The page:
“… but what I do, that defines me.”

A great quote from a great movie. In other words, yes, I saw “Batman Begins” yesterday. I took a giant step outside my comfort zone and went at the absolute last minute to see a movie with a guy from a support group I attend. A guy who, honestly, I hardly know, though I’ve seen him at these meetings for years.
Anyway, it was a good movie. The fight scenes were done in that new, modern style that I think of as “Gladiator-esque” ever since seeing that movie. It was all a blur. Shapes whirling through the darkness and chaos everywhere. Not unlike a real fight, if memory serves, but a little annoying in cinema. I much prefer the older style where I don’t get motion sickness trying to follow the action.
The movie, of course, is about the origins of Batman, as the title implies. Slightly different than the comic book, he delves into the criminal underworld, and then is recruited by a kind of ninja/assassin’s guild/secret society designed to “fight” evil by totally destroying it. A sort of hyper-radical scorched-earth policy that also would wipe out the innocent as well. Not good. Obviously, Batman doesn’t stay a part of this group and, well, plot ensues from there.
It had a bit of a slow start, as origin stories often do, but once it got rockin’ and rollin’, it was a good, old-fashioned action movie ride.
There was one small continuity problem from the first movie that just leapt out at me. Who killed Bruce’s parents? In the first movie, of course, it was Joker, before he was Joker. In this movie, it was some other guy named “Joe Chill”. Also, Joker wasn’t Joker but still Jack Napier. He didn’t become the Joker until after Batman and he fought in the nasty chemical plant, just like in the comic book. But, that in no way diminished my enjoyment of an otherwise brilliant film.
Also, Liam Neeson, Michael Caine and Gary Oldman gave brilliant performances. Christian Bale was top notch as the angry, young millionare who became a crimefighter. And, all I can say about Katie Holmes performance is, er, it must be cold in Gotham. Or were those just some pesky Thetans in her blouse trying to poke their way out?
Oh, that reminds me… Gotham, though it was supposed to be a slightly fictionalized New York City, was Chicago. I recognized the bridges across the river, especially the Lake Shore Drive bridge right there at Wacker. I can’t tell you how many times I drove over that when I worked downtown. And, there were scenes that could only be Lower Lower Wacker. I know them, too. All too well. I also saw an altered Wrigley Builiding and the Tribune Tower, remade, if I’m not mistaken, into the Wayne Tower. Yep, it was all scenery that I knew quite intimately, though it’s no longer really home.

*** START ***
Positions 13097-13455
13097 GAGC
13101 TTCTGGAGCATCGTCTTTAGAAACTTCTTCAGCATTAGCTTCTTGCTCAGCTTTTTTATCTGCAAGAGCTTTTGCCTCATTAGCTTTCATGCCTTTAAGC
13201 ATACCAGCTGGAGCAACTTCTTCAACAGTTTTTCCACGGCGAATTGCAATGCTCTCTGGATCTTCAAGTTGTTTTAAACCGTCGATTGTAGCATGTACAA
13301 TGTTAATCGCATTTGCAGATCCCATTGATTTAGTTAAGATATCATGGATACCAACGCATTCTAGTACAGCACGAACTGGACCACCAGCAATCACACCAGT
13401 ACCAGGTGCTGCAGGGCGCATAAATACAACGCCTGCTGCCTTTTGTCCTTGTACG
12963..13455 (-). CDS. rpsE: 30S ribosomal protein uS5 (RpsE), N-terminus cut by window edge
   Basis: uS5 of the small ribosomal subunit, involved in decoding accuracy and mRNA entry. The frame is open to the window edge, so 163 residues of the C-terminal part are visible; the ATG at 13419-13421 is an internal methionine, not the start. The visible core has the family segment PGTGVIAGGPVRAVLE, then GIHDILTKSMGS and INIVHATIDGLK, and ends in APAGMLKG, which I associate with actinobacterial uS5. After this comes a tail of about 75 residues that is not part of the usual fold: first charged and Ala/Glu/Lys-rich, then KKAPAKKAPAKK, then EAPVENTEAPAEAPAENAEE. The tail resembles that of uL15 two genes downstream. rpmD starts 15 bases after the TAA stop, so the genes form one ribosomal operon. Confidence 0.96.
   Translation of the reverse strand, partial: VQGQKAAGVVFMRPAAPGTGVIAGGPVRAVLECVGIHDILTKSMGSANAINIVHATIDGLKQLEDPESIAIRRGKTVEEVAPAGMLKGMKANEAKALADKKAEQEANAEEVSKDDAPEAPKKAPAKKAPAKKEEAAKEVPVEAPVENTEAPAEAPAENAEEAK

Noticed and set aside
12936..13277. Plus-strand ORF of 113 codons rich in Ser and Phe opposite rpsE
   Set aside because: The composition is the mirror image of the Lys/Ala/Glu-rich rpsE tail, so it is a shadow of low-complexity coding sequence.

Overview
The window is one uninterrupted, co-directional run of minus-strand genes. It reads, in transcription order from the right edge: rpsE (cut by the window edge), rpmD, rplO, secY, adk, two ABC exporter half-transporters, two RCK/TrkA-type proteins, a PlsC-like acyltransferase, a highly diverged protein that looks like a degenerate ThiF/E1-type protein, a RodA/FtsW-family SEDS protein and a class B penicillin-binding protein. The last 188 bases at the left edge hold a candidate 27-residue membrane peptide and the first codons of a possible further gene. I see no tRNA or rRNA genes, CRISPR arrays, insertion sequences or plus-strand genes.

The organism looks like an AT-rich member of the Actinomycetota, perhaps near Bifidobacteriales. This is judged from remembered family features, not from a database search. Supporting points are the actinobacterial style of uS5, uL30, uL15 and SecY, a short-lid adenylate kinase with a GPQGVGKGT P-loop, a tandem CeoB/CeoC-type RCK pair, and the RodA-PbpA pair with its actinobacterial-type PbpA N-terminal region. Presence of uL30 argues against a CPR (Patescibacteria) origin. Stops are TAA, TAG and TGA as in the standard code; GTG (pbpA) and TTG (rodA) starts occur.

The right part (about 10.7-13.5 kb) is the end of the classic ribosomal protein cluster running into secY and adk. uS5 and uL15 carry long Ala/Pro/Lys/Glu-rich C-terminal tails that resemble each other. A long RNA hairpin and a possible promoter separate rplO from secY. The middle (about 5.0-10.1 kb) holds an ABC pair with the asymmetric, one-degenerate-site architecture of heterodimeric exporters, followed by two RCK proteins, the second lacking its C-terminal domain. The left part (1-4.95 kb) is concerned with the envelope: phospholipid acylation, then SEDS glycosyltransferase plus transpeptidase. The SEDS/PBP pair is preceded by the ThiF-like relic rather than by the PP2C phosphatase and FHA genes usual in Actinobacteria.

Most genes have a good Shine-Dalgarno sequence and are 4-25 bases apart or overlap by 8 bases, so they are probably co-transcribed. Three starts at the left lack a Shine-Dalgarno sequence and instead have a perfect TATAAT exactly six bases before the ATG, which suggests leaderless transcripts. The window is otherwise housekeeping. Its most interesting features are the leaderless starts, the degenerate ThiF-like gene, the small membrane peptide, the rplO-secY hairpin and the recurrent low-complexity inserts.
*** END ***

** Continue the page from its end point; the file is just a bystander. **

I have to admit, I liked this movie in part for the scenery and for the writing. It was a well written movie. I especially liked the quote, which was bounced back and forth between Wayne and his erstwhile paramour, Rachel Dawes, “It’s not who I am underneath, but what I do, that defines me.” Indeed, I sympathize with that sentiment and always have. I identify with the dark heroes, who have that wild animal that they fear to release, but try to harness to do good. In my more arrogant moments, I allow myself to feel as though I’m one of them.
I am more than my Flaw. I acknowlege that at the heart of who I am, I am a flawed human being, but that flaw does not define me. What I do consistently defines me. And, I consistently act in accordance with my beliefs about what’s right, not the way my Flaw would dictate. I haven’t always, but I’m better than that, now.

Yeah, it’s worth getting out to see “Batman Begins“. Happy Independance Day.